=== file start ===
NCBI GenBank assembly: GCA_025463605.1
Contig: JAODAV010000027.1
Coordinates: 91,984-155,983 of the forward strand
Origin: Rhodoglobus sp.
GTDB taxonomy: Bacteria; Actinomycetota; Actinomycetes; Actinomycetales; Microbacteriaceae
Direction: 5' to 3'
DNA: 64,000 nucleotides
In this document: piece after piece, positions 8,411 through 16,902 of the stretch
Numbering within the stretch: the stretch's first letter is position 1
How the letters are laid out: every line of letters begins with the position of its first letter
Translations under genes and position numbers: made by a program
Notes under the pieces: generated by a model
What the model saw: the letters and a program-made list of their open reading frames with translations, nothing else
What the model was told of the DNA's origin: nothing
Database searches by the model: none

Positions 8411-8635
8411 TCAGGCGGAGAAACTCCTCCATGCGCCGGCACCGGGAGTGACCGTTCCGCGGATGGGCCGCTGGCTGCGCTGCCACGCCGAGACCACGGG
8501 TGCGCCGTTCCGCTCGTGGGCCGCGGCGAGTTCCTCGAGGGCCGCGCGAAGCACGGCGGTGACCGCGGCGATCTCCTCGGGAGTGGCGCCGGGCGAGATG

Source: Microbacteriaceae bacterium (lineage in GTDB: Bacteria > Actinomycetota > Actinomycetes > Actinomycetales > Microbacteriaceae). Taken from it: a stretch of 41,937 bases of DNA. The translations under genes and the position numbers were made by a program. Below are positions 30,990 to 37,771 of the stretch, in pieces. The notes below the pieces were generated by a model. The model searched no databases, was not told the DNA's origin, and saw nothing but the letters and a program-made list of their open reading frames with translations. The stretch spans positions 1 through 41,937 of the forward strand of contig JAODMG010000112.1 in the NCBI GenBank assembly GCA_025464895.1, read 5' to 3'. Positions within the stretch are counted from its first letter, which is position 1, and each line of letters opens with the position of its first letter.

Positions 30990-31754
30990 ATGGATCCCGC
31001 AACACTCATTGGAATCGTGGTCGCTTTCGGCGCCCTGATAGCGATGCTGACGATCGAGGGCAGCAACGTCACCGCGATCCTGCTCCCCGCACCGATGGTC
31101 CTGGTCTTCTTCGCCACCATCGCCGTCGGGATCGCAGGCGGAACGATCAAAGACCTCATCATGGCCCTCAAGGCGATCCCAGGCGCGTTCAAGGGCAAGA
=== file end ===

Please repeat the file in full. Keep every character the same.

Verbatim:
NCBI GenBank assembly: GCA_025463605.1
Contig: JAODAV010000027.1
Coordinates: 91,984-155,983 of the forward strand
Origin: Rhodoglobus sp.
GTDB taxonomy: Bacteria; Actinomycetota; Actinomycetes; Actinomycetales; Microbacteriaceae
Direction: 5' to 3'
DNA: 64,000 nucleotides
In this document: piece after piece, positions 8,411 through 16,902 of the stretch
Numbering within the stretch: the stretch's first letter is position 1
How the letters are laid out: every line of letters begins with the position of its first letter
Translations under genes and position numbers: made by a program
Notes under the pieces: generated by a model
What the model saw: the letters and a program-made list of their open reading frames with translations, nothing else
What the model was told of the DNA's origin: nothing
Database searches by the model: none

Positions 8411-8635
8411 TCAGGCGGAGAAACTCCTCCATGCGCCGGCACCGGGAGTGACCGTTCCGCGGATGGGCCGCTGGCTGCGCTGCCACGCCGAGACCACGGG
8501 TGCGCCGTTCCGCTCGTGGGCCGCGGCGAGTTCCTCGAGGGCCGCGCGAAGCACGGCGGTGACCGCGGCGATCTCCTCGGGAGTGGCGCCGGGCGAGATG

Source: Microbacteriaceae bacterium (lineage in GTDB: Bacteria > Actinomycetota > Actinomycetes > Actinomycetales > Microbacteriaceae). Taken from it: a stretch of 41,937 bases of DNA. The translations under genes and the position numbers were made by a program. Below are positions 30,990 to 37,771 of the stretch, in pieces. The notes below the pieces were generated by a model. The model searched no databases, was not told the DNA's origin, and saw nothing but the letters and a program-made list of their open reading frames with translations. The stretch spans positions 1 through 41,937 of the forward strand of contig JAODMG010000112.1 in the NCBI GenBank assembly GCA_025464895.1, read 5' to 3'. Positions within the stretch are counted from its first letter, which is position 1, and each line of letters opens with the position of its first letter.

Positions 30990-31754
30990 ATGGATCCCGC
31001 AACACTCATTGGAATCGTGGTCGCTTTCGGCGCCCTGATAGCGATGCTGACGATCGAGGGCAGCAACGTCACCGCGATCCTGCTCCCCGCACCGATGGTC
31101 CTGGTCTTCTTCGCCACCATCGCCGTCGGGATCGCAGGCGGAACGATCAAAGACCTCATCATGGCCCTCAAGGCGATCCCAGGCGCGTTCAAGGGCAAGA